How One Man’s Courage Might Set Your Heart Free
Don’t Let the Word “Impossible” Stop You
Is there something you deeply desire to do, but are afraid to try it?
Is fear holding you back from accomplishing something you feel a deep inner calling to do?
Are other people telling you that your heartfelt yearnings just pipe dreams and that you should be more practical?
If so, Roger Bannister just might be able to set your heart free.
He had a dream of running a mile in under four minutes. People said he was crazy. People said it couldn’t be done. People said he was wasting his time chasing rainbows.
For many years, physiologists regarded running a sub 4-minute mile an impossible goal. They said the human body couldn’t move that fast.
No one had ever done it, at least not under race conditions with a stop watch ticking. I suspect bears or tigers helped some of our ancestors achieve it. (LOL). But that wasn’t in the record books.
In fact, prominent physiologists of that time claimed that it was DANGEROUS to the human body to even try to break that 4-minute mark.
They said something terrible might happen if you pushed the human body that far. Science claimed the body would be pushed past its limits. We aren’t meant to go that fast. There will be dire consequences. “You’ll be sorry…” Experts agreed a sub 4-minute mile was impossible.
On May 6, 1954, Roger Bannister proved all the physiologists wrong. When he crossed the finish line with a time of 3 minutes, 59.4 seconds, he broke through a psychological barrier as well as the physical barrier. And there were consequences: Roger Bannister became famous. He was knighted and became Sir Roger Bannister.
And if you understand what he did, he set your heart free.
Equally amazing, once Mr. Bannister had done so, by the end of 1957, 16 runners had logged sub-4-minute miles.
Isn’t that interesting? This thing that was supposed to be impossible for any man was suddenly possible for 16 men.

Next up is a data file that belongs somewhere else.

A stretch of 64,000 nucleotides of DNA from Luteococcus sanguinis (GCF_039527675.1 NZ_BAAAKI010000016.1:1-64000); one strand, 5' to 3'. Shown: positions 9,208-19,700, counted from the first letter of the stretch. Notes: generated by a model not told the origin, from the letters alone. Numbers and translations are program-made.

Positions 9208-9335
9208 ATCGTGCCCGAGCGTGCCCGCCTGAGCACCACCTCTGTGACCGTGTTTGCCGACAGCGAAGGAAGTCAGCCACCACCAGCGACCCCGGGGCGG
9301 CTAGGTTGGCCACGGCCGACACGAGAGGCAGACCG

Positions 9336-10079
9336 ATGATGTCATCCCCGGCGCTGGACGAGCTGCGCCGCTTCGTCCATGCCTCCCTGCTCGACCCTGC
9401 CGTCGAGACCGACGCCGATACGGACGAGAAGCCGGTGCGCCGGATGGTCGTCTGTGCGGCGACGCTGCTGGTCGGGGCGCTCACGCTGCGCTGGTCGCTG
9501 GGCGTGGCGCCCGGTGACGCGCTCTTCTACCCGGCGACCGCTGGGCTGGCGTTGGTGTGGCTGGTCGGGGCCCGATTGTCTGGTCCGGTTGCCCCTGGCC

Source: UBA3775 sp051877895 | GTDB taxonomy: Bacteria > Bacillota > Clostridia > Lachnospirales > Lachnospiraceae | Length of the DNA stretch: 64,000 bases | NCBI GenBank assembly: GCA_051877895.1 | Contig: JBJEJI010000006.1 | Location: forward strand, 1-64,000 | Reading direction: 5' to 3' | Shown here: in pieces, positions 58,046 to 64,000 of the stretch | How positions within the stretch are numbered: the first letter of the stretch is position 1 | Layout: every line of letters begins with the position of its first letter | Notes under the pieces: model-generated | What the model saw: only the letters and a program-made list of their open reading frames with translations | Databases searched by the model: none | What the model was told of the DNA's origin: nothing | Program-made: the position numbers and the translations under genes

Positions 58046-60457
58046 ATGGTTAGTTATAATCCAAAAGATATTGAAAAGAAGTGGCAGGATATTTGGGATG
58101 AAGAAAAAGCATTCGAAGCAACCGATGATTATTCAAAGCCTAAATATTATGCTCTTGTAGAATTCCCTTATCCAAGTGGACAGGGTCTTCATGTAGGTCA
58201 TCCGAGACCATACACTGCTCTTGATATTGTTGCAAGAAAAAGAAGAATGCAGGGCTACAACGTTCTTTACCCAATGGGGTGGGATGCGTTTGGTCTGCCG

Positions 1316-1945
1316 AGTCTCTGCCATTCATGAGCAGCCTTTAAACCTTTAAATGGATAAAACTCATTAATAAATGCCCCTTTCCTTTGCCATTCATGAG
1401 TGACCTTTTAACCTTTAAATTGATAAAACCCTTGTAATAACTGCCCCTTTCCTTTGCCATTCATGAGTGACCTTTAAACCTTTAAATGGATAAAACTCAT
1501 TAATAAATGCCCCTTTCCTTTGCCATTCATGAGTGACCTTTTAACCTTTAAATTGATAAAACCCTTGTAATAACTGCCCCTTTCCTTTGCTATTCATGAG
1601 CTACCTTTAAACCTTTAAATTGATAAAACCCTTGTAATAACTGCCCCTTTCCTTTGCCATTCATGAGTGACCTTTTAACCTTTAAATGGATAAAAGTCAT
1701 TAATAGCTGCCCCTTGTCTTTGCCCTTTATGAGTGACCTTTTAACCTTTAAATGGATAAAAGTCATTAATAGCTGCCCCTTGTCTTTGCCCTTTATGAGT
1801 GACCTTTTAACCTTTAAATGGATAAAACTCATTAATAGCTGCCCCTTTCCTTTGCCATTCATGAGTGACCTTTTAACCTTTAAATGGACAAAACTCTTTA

Turns out it wasn’t that hard with proper training and a mindset that said, “This can be done, and I will train until I can do it too.”
Are you interested to know how Mr. Bannister accomplished this impossible goal?
There were many factors, including rigorous training. Bannister did all the normal training an athlete intent on breaking a record would do.
But perhaps the most important thing he did was during the race. He used running companions to set a pace for him that would break the record.
He had one companion run the first half mile with him. Then a fresh companion joined him during the second half of the mile to help him keep up the record-setting pace.
This was a brilliant strategy.
And clearly, rather than tell himself during the race that he couldn’t do it, he instead told himself he could do it. Meanwhile, he kept running as fast as he could!
Can you see how everything he did kept him focused on what he wanted, rather than on what he didn’t want?
If you have a dream or an impossible goal, here’s how to achieve it.
First, examine the deep desires of your heart. Get crystal clarity about what you want. Why you want it. What having it will mean to you. This is how you set your heart free. Allow it to speak to you!
Give yourself permission to want something that might seem impossible to you in the present moment.
Dare to believe that heartfelt desire is there for a reason. Trust it, even if it is leading you into uncharted territory.
Let’s look at another example: the Wright Brothers. Wilbur and Orville wanted something impossible. They wanted to fly. In those days everyone knew they were crazy. Humans don’t fly. That was reserved for birds.
There were engines that had enough power to get an aircraft off the ground. That was the focus in the aviation world at that time. But the Wright brothers had a different focus: how to the control the aircraft once it left the ground. They were the first to invent a mechanism that made fixed-wing powered flight possible.